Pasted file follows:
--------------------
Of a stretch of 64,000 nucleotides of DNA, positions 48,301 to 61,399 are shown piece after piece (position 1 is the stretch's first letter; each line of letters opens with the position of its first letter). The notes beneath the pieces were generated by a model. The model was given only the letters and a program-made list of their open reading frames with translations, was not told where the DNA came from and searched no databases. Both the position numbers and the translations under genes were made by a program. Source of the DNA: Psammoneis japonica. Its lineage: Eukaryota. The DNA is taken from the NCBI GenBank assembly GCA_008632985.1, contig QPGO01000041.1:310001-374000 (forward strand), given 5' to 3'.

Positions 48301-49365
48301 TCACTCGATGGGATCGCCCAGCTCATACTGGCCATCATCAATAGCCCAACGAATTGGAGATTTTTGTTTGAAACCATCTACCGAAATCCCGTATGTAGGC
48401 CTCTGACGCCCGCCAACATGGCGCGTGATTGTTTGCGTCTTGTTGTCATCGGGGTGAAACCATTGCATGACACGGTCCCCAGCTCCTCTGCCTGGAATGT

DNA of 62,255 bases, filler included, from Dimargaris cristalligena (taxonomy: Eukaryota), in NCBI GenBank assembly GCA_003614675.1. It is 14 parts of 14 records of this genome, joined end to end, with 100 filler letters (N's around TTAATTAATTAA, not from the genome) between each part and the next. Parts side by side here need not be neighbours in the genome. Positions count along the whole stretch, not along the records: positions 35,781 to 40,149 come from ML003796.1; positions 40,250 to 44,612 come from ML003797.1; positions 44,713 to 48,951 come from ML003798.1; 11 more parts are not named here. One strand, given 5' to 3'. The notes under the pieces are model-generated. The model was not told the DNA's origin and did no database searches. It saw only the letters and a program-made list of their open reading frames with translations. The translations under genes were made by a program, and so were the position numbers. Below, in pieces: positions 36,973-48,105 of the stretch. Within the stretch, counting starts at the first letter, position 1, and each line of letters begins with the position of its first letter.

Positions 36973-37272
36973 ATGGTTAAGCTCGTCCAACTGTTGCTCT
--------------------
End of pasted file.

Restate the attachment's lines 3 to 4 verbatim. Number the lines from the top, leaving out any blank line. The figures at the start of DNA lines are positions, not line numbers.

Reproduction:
48301 TCACTCGATGGGATCGCCCAGCTCATACTGGCCATCATCAATAGCCCAACGAATTGGAGATTTTTGTTTGAAACCATCTACCGAAATCCCGTATGTAGGC
48401 CTCTGACGCCCGCCAACATGGCGCGTGATTGTTTGCGTCTTGTTGTCATCGGGGTGAAACCATTGCATGACACGGTCCCCAGCTCCTCTGCCTGGAATGT